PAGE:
Aug 21, 2007
Rajesh Chepuri
rated it
5 of 5 stars

Recommends it for:
physics: link to math, relativity, quantum mechanics

This is a great book. I have finished reading the first part i.e, math part of the book. It opened lot of windows for me in the world of mathematics. Though a computer graduate, I have lot of interest in physics. I have read lot of material on relativity but none gave me the the insight to it like this book. Before this book, I had no knowledge of non-eucildean geometry and its importance to physics. But now I know lot about Riemann and other great people's contribution.

The graphical presentatio ...more

The graphical presentatio ...more

This is an exhaustive review of the laws of physics as related to physical reality with significant emphasis on the mathematical component. The author is an outstanding mathematical physicist of our times, and in this book of 1100 pages, he describes the concept of space, time, and matter (energy) in terms of classical physics, quantum physics, string theory and its derivatives.

In physics, the behavior of objects is understood in terms ...more

Feb 23, 2012
Yasiru (reviews will soon be removed and linked to blog)
rated it
5 of 5 stars

Shelves:
physics-and-other-science

As accurate a title as can be for this tremendously ambitious behemoth. I very much enjoyed the masterful laying of a mathematical framework when first I came across it (the first dozen or so chapters if memory serves; hence the rating, as well as for the aforementioned ambition in the task- I think this is a right way to go, though popular expositors seldom venture down this route), as Penrose does it so efficiently (and naturally too, so that the layman wouldn't shove it aside in disgust after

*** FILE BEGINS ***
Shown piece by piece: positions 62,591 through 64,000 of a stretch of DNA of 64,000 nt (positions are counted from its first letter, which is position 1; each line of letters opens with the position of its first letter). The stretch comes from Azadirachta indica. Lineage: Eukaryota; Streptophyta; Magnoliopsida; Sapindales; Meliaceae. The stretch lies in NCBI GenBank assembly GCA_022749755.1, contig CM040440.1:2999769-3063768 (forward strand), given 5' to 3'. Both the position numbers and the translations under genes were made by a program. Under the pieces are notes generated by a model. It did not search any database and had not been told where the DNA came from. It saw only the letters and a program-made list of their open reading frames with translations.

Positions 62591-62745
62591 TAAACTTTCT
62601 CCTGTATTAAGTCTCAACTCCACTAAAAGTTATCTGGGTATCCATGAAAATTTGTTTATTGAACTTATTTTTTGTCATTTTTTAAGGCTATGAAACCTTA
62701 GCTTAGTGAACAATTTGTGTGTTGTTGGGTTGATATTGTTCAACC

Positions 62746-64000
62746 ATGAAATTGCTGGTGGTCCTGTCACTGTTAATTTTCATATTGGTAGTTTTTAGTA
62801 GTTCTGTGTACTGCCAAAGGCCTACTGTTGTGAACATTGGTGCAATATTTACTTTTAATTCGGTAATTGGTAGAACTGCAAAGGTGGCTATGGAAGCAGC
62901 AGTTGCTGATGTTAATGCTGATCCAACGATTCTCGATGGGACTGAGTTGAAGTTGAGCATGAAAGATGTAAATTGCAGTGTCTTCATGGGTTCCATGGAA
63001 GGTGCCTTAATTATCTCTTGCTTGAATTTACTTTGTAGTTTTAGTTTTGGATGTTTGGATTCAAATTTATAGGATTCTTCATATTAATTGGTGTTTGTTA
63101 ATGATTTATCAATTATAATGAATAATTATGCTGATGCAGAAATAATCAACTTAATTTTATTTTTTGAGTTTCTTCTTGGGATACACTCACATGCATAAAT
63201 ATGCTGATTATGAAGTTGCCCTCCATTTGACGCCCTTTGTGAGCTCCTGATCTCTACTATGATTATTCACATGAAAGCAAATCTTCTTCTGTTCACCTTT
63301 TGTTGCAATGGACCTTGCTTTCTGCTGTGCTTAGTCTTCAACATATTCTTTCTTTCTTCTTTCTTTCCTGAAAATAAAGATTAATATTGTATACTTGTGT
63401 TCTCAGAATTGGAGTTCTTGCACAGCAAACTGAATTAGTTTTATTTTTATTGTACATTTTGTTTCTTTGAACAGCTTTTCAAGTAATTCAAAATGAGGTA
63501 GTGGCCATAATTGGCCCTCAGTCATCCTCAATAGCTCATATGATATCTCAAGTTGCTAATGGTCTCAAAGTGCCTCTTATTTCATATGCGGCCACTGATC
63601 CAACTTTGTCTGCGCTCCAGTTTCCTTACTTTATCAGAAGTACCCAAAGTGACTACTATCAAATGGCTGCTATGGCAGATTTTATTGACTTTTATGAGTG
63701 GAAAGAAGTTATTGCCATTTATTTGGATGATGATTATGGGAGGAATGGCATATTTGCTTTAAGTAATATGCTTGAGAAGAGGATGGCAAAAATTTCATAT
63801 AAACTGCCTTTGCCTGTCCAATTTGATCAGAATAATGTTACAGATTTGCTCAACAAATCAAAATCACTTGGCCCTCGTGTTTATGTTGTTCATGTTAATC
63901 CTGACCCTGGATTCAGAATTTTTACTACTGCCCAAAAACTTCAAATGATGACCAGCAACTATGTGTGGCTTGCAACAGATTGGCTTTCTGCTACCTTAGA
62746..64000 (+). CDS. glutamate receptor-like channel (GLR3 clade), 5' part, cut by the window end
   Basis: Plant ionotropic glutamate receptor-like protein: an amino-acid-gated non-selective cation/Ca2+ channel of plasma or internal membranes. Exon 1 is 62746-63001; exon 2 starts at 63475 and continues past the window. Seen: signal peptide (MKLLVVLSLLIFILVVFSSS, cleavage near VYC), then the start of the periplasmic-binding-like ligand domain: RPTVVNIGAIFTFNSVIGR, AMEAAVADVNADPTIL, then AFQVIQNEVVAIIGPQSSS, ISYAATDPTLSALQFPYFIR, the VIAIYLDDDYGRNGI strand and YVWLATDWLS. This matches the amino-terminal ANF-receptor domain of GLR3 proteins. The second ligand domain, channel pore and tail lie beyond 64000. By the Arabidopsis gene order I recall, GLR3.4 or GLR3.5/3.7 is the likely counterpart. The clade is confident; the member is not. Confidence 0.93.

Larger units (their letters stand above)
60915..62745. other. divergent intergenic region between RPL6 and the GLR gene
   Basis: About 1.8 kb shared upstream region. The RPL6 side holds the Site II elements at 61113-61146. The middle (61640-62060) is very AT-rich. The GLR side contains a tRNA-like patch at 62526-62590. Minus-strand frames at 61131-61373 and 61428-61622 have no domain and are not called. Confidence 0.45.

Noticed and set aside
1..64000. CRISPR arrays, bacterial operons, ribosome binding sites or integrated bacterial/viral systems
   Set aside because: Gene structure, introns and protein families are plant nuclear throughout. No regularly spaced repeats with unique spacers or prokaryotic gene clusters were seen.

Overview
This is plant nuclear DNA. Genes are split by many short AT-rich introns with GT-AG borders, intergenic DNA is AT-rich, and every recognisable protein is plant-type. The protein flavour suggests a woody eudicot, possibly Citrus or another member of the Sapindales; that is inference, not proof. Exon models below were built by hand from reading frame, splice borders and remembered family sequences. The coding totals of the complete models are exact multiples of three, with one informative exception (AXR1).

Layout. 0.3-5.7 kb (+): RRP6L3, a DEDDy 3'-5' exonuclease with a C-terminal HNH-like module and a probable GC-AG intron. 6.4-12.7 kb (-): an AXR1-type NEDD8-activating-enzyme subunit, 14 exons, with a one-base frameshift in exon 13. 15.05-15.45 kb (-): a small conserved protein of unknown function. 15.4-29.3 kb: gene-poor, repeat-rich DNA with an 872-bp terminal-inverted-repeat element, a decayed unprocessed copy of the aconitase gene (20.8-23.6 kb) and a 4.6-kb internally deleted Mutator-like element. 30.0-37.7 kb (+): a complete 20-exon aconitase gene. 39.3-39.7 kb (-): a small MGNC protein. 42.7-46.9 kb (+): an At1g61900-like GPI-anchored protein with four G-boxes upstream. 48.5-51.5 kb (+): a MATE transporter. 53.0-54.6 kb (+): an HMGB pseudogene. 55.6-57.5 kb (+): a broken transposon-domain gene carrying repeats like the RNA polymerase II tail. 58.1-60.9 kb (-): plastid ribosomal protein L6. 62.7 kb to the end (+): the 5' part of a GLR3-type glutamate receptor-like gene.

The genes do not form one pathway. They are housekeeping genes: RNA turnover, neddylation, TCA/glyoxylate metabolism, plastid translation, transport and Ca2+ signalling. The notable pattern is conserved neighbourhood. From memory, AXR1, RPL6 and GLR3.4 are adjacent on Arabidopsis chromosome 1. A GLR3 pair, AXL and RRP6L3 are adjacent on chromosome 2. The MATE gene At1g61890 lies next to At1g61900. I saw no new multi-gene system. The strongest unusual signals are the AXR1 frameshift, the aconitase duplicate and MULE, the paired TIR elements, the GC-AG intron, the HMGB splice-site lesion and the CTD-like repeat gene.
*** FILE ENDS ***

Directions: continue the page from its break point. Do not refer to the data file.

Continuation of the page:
...more

Feb 09, 2009
Michael
rated it
5 of 5 stars

Recommends it for:
Engineers, Teachers & Weird Guys

Recommended to Michael by:
Some weird guy at the gym.

I desperately want to make it through this book. I might be crazy. I think part of my fascination with finishing it is to compensate for not finishing engineering school. I can tell you this... It would be a lot easier to read if I had attained my degree (and actually learned the material along the way). Nonetheless, this book opens in the most interesting and captivating fashion, which says a lot about a book that works to explain the universe by walking through the history of mathematics. A co
...more

Penrose is a pre-eminent mathematician whose work has affected my own thinking in deep ways. Often I've discovered, to my surprise, that some viewpoint which I learned from another source in fact derived ultimately from Penrose himself, the author of this other source having been, as it turns out, a student of Penrose. As an example I offer "Visual Complex Analysis" by Tristan Needham. ...more